Title: A systematic review of practices to promote vegetable acceptance in the first three years of life
|Authors:||Coraline Barends, Hugo Weenen, Janet Warren, Marion M. Hetherington , Cees de Graaf, and Jeanne H.M. de Vries|
Although an increasing body of evidence has shown the importance for children to eat enough vegetables, most children do not meet vegetable intake recommendations and no clear universal guidelines exist on the best method of introducing and promoting vegetables in infants and toddlers.
The objective of the systematic review was to identify strategies to promote vegetable acceptance in children from the start of the complementary feeding until 3 years of age.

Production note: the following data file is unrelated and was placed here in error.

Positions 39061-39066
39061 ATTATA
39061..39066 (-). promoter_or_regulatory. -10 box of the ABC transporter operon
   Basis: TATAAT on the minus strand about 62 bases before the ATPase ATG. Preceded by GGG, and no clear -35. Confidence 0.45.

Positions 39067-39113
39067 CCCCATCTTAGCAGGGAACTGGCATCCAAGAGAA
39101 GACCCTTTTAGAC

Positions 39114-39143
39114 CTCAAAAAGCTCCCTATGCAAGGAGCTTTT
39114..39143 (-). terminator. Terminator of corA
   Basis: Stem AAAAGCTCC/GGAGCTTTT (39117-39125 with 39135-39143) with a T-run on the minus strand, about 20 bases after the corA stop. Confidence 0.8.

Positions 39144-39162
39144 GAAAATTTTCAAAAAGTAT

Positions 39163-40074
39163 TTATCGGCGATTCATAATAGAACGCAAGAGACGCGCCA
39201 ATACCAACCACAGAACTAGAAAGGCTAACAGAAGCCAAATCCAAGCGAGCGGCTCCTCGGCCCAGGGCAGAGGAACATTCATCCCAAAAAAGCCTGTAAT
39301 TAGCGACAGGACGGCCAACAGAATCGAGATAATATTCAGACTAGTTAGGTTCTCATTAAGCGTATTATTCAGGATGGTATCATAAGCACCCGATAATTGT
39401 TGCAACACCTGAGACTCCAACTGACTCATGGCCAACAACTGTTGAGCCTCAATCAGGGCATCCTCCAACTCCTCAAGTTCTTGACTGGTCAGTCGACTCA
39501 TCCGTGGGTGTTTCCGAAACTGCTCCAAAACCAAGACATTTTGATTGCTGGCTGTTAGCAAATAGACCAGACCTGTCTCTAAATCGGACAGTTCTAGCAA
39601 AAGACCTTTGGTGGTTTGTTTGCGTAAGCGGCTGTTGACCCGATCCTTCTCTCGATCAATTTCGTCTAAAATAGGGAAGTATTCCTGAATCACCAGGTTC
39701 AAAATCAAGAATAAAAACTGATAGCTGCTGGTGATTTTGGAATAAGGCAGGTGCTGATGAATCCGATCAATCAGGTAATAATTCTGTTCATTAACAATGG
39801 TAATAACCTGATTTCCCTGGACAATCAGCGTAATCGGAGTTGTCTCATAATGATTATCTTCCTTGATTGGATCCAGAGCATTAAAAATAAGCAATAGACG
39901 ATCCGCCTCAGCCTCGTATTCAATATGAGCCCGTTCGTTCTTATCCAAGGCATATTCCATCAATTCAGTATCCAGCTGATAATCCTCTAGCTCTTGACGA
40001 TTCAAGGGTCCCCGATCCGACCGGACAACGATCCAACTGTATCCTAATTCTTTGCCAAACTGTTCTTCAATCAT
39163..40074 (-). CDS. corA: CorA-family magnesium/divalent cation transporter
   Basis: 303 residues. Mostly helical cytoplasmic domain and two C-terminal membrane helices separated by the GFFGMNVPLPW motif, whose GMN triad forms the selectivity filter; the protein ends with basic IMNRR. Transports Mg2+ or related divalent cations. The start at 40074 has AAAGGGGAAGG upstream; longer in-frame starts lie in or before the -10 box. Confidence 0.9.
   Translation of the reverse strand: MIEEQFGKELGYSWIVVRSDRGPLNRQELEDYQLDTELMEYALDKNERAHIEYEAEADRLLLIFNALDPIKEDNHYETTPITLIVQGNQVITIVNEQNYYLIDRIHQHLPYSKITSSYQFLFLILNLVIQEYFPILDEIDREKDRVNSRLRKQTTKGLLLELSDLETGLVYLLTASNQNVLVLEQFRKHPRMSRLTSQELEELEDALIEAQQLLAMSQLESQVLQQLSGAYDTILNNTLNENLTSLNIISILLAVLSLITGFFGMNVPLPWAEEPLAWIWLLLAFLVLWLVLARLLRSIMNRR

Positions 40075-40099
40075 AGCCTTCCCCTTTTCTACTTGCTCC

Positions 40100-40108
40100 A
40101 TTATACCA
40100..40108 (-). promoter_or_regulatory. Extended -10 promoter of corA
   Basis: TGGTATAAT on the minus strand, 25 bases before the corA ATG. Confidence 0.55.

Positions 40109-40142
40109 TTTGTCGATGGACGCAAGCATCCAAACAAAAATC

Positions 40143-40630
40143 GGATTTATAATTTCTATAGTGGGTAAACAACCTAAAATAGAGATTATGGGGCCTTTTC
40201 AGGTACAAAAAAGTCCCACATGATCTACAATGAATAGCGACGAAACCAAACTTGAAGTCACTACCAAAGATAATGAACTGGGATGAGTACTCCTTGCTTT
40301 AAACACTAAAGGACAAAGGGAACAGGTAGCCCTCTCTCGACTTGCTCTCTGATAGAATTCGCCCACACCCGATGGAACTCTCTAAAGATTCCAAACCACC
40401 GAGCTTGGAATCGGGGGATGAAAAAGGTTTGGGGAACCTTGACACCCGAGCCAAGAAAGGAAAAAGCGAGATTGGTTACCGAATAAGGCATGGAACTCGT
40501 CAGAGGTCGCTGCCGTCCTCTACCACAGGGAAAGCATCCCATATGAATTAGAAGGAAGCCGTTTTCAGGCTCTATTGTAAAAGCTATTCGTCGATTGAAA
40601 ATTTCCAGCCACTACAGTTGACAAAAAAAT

46 papers, 25 experimental (intervention) studies and 21 observational studies were included in the review.
Based on the papers reviewed, it is concluded that introducing vegetables at the beginning of complementary feeding, giving a different type of vegetable every day and ensuring repeated exposure to the same vegetable following an interval of a few days are the most promising strategies to promote vegetable intake in children from the start of complementary feeding until the age of three years.
The review also concludes that single vegetables should be used when familiarizing children to vegetables. Other practices that contribute to better vegetable acceptance and intake include gradual introduction of vegetables, parental modelling, visual exposure and breast feeding.
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